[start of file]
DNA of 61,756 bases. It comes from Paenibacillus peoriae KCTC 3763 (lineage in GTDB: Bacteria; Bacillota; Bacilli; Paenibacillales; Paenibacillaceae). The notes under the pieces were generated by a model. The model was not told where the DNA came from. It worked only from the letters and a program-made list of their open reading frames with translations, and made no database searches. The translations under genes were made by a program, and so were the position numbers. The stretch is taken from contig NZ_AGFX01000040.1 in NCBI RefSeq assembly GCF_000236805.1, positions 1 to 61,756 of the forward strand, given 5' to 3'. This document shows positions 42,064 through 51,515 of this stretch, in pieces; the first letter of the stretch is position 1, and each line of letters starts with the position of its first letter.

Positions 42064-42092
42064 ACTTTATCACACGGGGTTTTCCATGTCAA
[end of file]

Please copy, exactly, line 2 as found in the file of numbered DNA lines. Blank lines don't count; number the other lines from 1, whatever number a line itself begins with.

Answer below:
Positions 42064-42092